self, he said that he had not had much time to give to rowing since his return to St. John’s; he had been getting ready for the hockey game, in which, he said, they expected to push St. Timothy’s all round the rink.
Whether that was a well-founded vaunt or not, Edward had little opportunity of judging. He sometimes wished he could get into one of the scrub hockey games again with Keating and Lawrence and Vance and the others; they were talking about them all the time at the table, and urging Edward to drop his rowing once in a while and tend goal for them.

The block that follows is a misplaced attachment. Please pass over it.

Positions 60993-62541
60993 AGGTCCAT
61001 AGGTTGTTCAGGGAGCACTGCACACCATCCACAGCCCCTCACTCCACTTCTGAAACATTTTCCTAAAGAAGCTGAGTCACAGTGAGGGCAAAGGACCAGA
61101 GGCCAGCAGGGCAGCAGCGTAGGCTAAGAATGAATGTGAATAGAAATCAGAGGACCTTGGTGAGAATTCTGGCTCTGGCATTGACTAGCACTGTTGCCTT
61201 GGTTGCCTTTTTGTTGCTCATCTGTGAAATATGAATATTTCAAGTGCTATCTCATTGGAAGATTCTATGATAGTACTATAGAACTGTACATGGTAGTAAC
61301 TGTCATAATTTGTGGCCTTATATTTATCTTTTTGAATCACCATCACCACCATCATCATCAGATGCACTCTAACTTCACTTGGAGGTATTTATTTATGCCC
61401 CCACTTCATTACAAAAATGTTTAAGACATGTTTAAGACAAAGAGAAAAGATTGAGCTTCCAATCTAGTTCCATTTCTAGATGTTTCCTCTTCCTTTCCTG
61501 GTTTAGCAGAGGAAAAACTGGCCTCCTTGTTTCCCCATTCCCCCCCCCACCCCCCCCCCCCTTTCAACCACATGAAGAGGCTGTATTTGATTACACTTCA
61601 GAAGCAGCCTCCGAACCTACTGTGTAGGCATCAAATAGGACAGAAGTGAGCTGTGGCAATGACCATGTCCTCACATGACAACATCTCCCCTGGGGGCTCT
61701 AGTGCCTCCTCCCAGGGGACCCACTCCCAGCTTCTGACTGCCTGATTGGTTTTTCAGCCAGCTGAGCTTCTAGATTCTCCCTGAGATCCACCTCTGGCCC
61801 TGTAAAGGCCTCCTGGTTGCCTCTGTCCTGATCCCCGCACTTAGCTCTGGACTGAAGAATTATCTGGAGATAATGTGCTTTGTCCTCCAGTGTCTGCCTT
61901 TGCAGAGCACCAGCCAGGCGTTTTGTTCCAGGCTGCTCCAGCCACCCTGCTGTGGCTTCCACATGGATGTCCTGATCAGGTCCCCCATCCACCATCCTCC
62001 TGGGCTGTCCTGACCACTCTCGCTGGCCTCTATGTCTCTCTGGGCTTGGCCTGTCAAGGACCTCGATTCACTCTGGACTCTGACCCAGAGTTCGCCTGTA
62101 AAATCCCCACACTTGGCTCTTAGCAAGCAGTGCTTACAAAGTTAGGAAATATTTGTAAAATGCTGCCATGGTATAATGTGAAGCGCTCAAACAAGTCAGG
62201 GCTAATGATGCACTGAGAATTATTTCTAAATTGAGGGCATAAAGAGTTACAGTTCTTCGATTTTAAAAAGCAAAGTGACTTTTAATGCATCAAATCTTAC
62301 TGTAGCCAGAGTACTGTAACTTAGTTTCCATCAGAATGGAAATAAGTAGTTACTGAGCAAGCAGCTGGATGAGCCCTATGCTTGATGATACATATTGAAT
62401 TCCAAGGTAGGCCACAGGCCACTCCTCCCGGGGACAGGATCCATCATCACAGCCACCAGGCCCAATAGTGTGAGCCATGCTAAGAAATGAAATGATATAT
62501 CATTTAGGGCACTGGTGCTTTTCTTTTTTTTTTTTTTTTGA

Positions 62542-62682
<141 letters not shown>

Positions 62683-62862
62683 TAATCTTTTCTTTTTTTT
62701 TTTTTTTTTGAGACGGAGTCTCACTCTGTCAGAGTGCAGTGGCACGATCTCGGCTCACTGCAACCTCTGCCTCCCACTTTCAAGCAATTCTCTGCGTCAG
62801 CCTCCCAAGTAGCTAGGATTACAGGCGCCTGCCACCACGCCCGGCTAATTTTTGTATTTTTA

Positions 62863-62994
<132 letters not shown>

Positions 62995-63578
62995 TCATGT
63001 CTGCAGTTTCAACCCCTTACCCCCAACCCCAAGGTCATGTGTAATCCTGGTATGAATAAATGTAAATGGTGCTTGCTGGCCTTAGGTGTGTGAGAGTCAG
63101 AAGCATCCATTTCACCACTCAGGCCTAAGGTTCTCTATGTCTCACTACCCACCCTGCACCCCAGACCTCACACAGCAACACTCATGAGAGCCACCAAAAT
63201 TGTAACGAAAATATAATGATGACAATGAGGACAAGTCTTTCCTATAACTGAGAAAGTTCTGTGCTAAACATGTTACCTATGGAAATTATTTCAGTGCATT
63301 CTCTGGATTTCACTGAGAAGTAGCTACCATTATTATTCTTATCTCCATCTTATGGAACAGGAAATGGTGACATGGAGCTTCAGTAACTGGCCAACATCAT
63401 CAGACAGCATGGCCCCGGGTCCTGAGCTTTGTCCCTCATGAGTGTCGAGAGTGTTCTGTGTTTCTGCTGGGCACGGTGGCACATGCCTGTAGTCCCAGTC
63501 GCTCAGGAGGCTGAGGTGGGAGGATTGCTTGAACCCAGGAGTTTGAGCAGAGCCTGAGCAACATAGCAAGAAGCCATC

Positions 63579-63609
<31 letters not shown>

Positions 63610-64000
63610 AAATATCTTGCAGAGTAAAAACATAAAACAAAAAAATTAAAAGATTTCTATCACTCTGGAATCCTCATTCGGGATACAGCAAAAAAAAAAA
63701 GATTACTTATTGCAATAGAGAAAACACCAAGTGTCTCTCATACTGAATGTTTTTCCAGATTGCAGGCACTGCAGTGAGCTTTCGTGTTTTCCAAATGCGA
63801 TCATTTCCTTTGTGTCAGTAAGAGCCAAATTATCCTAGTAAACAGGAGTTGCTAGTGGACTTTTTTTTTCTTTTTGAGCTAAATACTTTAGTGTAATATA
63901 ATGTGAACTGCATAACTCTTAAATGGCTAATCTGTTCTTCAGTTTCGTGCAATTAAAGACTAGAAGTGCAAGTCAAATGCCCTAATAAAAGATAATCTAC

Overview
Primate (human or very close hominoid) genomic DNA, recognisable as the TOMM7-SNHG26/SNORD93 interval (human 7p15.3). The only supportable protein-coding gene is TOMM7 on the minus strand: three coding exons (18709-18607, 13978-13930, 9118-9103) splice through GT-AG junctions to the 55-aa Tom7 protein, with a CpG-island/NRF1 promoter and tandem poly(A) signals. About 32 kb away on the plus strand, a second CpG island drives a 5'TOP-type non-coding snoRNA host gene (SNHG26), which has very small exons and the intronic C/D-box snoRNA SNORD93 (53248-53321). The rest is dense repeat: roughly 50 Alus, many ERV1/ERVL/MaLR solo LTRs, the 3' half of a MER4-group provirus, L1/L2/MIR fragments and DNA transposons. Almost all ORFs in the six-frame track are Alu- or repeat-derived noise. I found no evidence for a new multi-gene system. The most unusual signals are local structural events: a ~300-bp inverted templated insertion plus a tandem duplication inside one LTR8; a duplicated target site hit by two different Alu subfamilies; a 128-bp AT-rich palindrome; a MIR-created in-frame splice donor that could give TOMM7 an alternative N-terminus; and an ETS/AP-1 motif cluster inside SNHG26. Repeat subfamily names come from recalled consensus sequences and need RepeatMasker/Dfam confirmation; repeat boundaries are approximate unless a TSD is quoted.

“You have such fine big feet for it,” Lawrence said. “There’s nobody else with such big feet.”
“Besides,” said Keating, “it is n’t good for you to stay shut up in the stuffy gymnasium when you could be out in the open air.”
“I take a run outdoors every day,” Edward replied.
Indeed when he was in charge of the squad, he made those runs so long and vigorous that